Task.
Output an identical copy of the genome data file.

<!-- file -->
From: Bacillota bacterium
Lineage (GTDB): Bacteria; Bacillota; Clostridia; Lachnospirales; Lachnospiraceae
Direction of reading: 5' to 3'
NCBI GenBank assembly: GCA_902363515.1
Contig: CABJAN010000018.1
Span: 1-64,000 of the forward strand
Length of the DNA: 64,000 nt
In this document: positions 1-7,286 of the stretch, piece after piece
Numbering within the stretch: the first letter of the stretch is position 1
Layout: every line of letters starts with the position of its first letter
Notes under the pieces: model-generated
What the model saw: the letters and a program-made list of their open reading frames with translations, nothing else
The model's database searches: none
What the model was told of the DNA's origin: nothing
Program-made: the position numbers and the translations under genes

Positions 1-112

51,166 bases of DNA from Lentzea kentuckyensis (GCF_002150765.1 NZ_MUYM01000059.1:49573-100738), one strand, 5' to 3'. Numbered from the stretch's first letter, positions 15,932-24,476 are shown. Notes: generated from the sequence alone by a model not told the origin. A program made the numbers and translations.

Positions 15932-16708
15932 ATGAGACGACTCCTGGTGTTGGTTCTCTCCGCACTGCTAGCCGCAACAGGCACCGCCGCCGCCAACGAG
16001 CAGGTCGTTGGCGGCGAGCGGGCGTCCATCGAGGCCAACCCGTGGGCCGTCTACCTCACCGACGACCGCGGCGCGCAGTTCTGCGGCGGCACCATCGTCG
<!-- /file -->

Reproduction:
From: Bacillota bacterium
Lineage (GTDB): Bacteria; Bacillota; Clostridia; Lachnospirales; Lachnospiraceae
Direction of reading: 5' to 3'
NCBI GenBank assembly: GCA_902363515.1
Contig: CABJAN010000018.1
Span: 1-64,000 of the forward strand
Length of the DNA: 64,000 nt
In this document: positions 1-7,286 of the stretch, piece after piece
Numbering within the stretch: the first letter of the stretch is position 1
Layout: every line of letters starts with the position of its first letter
Notes under the pieces: model-generated
What the model saw: the letters and a program-made list of their open reading frames with translations, nothing else
The model's database searches: none
What the model was told of the DNA's origin: nothing
Program-made: the position numbers and the translations under genes

Positions 1-112

51,166 bases of DNA from Lentzea kentuckyensis (GCF_002150765.1 NZ_MUYM01000059.1:49573-100738), one strand, 5' to 3'. Numbered from the stretch's first letter, positions 15,932-24,476 are shown. Notes: generated from the sequence alone by a model not told the origin. A program made the numbers and translations.

Positions 15932-16708
15932 ATGAGACGACTCCTGGTGTTGGTTCTCTCCGCACTGCTAGCCGCAACAGGCACCGCCGCCGCCAACGAG
16001 CAGGTCGTTGGCGGCGAGCGGGCGTCCATCGAGGCCAACCCGTGGGCCGTCTACCTCACCGACGACCGCGGCGCGCAGTTCTGCGGCGGCACCATCGTCG